Sahir (Aamir Khan) was trained by his father to be very talented circus performer. After the murder of his father, Sahir joins show, co-staring alongside the gymnast Aaliya (Katrina Kaif). His motive is to rob the show's owners, whom he believes were responsible for his father's death.
Proudly preposterous from the very first frame to the last, the third instalment of India’s most successful action series sticks to the formula but also reaches ridiculous new heights in spectacle. Dhoom 3 is populist twaddle of the highest order, and like most blockbusters, somehow manages to be both satisfying and insulting in equal measure.
satisfying and insulting in equal measure
Returning to the roles for which they will be forever remembered are Abhishek Bachchan as hard-as-nails assistant commissioner Jai Dixit and Uday Chopra as his slightly-too-wacky offsider, Ali. The two travel to Chicago and become paired with a ravishing young investigator (Australian Tabrett Bathell) on an investigation into a series of robberies of a banking institution run by the ruthless capitalist Mr. Anderson (Andrew Bicknell).
As far as the audience is concerned, the identity of the thief is no secret. An extended prologue introduces us back to 1990s Chicago and the tragic plight of young Sahir and his father, Iqbal (Jackie Shroff), the proprietor of the Great Indian Circus, the best Indian Circus in the city. (This sequence is one of the strangest you’ll see in cinema this year. It’s title-carded 1990, but its melancholy tone recalls the Prohibition era of the '20s). When Anderson shuts down Iqbal’s dream, the father takes drastic action and Sahir is left an orphan.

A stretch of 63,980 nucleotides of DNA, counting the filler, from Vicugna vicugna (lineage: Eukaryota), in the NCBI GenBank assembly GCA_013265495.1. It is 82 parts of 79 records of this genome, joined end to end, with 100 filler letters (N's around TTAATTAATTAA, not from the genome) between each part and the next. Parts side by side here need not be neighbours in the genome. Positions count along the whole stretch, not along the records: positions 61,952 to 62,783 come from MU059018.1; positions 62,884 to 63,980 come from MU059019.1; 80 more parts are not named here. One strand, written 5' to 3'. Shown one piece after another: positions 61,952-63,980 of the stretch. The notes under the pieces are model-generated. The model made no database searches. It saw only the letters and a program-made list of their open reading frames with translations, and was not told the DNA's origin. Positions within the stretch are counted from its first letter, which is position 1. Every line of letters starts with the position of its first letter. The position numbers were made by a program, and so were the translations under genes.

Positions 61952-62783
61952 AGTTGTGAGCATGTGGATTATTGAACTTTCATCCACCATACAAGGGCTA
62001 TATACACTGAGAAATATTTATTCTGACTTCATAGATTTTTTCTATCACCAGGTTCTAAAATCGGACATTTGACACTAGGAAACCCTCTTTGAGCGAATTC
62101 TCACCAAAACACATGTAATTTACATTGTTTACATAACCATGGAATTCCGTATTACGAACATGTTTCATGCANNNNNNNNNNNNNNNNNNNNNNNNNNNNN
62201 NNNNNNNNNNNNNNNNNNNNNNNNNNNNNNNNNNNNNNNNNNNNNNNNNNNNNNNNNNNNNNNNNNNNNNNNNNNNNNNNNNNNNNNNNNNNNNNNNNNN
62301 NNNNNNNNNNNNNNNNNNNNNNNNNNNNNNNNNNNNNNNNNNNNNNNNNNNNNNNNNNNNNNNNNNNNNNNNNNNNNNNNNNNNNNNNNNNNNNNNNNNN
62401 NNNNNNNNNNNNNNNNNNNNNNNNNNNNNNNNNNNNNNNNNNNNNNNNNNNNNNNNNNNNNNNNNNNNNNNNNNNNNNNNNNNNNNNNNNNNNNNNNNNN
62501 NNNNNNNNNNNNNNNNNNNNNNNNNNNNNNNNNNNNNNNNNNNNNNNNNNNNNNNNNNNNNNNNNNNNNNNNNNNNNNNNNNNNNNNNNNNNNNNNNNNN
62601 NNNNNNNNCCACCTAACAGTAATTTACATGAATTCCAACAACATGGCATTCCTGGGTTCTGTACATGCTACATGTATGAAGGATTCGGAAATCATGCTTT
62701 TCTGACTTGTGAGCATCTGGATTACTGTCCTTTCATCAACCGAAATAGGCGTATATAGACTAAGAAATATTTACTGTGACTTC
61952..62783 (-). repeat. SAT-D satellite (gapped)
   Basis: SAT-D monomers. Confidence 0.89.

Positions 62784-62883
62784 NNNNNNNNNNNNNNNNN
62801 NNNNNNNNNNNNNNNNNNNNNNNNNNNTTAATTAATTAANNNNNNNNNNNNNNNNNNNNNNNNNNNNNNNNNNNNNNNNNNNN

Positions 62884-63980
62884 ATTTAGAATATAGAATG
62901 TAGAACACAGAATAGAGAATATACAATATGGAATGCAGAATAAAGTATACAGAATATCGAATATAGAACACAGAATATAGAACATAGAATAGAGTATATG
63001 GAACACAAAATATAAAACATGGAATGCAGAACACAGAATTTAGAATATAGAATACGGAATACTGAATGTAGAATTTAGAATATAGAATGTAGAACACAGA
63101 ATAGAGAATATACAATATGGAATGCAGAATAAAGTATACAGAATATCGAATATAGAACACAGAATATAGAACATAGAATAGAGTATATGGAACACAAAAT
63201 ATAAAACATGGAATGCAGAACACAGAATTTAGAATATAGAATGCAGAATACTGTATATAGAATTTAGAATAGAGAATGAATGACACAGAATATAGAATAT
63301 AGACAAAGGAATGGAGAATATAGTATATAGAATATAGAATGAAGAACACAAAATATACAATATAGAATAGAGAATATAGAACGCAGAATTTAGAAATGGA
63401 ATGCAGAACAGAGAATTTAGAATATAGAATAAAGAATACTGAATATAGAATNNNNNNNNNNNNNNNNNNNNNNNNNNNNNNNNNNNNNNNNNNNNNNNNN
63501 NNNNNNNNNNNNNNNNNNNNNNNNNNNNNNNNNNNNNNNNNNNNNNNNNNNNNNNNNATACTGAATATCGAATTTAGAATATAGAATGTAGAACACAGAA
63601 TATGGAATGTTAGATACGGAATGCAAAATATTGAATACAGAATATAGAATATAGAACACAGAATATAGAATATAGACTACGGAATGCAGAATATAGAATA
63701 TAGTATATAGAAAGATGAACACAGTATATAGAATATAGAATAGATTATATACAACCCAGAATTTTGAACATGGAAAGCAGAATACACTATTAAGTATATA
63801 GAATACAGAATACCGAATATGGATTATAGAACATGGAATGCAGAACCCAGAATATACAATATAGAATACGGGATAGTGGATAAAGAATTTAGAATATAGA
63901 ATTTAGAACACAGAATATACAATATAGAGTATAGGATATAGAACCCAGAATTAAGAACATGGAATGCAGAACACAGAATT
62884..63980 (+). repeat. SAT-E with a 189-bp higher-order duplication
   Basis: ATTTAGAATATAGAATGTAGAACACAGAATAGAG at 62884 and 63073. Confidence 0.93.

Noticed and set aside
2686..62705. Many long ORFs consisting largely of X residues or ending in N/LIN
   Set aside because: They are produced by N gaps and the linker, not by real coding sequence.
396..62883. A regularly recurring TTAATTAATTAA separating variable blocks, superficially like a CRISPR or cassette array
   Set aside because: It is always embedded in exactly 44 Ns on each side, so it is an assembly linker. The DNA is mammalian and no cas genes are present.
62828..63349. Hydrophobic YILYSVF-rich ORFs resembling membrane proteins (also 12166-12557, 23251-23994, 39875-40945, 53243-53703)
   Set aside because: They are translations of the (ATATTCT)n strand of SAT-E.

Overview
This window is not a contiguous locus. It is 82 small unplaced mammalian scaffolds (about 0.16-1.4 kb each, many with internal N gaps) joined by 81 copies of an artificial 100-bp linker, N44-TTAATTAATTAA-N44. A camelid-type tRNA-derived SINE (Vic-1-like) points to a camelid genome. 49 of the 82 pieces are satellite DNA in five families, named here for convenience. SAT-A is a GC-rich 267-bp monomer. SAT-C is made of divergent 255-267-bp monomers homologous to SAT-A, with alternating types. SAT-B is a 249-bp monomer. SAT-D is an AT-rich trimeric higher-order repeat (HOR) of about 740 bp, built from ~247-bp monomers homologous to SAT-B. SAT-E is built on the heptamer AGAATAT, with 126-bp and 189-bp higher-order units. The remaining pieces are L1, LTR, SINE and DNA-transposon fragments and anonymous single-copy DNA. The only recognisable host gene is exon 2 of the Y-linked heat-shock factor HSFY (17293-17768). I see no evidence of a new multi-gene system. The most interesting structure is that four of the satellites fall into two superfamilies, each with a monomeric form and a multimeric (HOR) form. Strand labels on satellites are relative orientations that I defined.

Sahir comes of age in the present day in the form of the constantly shirtless Aamir Khan, who has resurrected his father’s dream of reopening the circus while also bringing down the capitalists that doomed him. Much like the Bond franchise, the villains are the real reason to see the Dhoom films; previously played by John Abraham and Hrithik Roshan, here Khan goes all out to top the scenery-chewing standards set by his predecessors. To give away the pre-interval plot twist that sees Dhoom 3 go from guilty pleasure to crazed odyssey would be unfair, though those familiar with Robert Downey Jr’s 'How to win an Oscar’ speech from Tropic Thunder will have the inside track.
The other name player onboard is Katrina Kaif, playing firebrand modern-girl Aaliya, the acrobat/love interest for Sahir. Rarely has an A-lister like Kaif been so underused; her involvement could only be commercially motivated. In the film’s first segment, she has two big dance numbers and almost no dialogue; post-interval, the intelligence she initially exhibits disappears to accommodate the character development of her leading man.
Frankly, though, to become critically engaged, i.e. to overthink the film, is to fall into the mindset that the distributors are pushing, that Dhoom 3, with its 4000-screen domestic release and the biggest worldwide day-and-date rollout of a Bollywood film ever (including 3D and IMAX sessions), is an Important Film. It isn’t. In essence, it’s an extended chase sequence, bridged with inane plotting, dippy dialogue and star posturing. The action is well staged but one note; the constant motorcycle stunt work and related sound effects become tiresome and too reliant upon post-production trickery that’s below the standard expected from a mega-budget production.
Sanjay Gadhvi handed the directorial reins over to Krishna Acharya after helming the 2004 blockbuster and its 2006 sequel, but the legion of fans need not be concerned; Acharya is the series scriptwriter and the whole enterprise has been closely monitored by longtime producer Aditya Chopra and, one suspects, the money men at Yash Raj Films, the studio that has to date reaped 2.225 billion from the franchise.
Dance numbers generally deliver, in particular a rousing stomp-tap routine choreographed by Australian Dein Perry, of Tap Dogs fame.